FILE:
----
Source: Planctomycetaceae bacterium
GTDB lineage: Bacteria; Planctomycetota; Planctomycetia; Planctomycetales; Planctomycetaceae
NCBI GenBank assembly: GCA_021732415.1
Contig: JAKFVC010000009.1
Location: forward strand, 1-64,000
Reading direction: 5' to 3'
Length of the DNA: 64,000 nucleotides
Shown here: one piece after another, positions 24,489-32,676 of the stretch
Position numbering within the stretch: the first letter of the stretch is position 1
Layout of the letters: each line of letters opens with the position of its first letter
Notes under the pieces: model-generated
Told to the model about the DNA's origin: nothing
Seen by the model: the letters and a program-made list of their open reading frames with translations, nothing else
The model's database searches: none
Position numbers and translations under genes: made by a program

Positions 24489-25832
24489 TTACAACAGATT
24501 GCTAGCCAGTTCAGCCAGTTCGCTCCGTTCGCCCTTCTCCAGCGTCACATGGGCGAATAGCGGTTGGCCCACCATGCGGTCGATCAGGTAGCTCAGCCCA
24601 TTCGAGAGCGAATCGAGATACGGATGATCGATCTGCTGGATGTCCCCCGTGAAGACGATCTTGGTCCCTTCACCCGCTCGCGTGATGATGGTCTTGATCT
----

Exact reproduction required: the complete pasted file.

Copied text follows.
Source: Planctomycetaceae bacterium
GTDB lineage: Bacteria; Planctomycetota; Planctomycetia; Planctomycetales; Planctomycetaceae
NCBI GenBank assembly: GCA_021732415.1
Contig: JAKFVC010000009.1
Location: forward strand, 1-64,000
Reading direction: 5' to 3'
Length of the DNA: 64,000 nucleotides
Shown here: one piece after another, positions 24,489-32,676 of the stretch
Position numbering within the stretch: the first letter of the stretch is position 1
Layout of the letters: each line of letters opens with the position of its first letter
Notes under the pieces: model-generated
Told to the model about the DNA's origin: nothing
Seen by the model: the letters and a program-made list of their open reading frames with translations, nothing else
The model's database searches: none
Position numbers and translations under genes: made by a program

Positions 24489-25832
24489 TTACAACAGATT
24501 GCTAGCCAGTTCAGCCAGTTCGCTCCGTTCGCCCTTCTCCAGCGTCACATGGGCGAATAGCGGTTGGCCCACCATGCGGTCGATCAGGTAGCTCAGCCCA
24601 TTCGAGAGCGAATCGAGATACGGATGATCGATCTGCTGGATGTCCCCCGTGAAGACGATCTTGGTCCCTTCACCCGCTCGCGTGATGATGGTCTTGATCT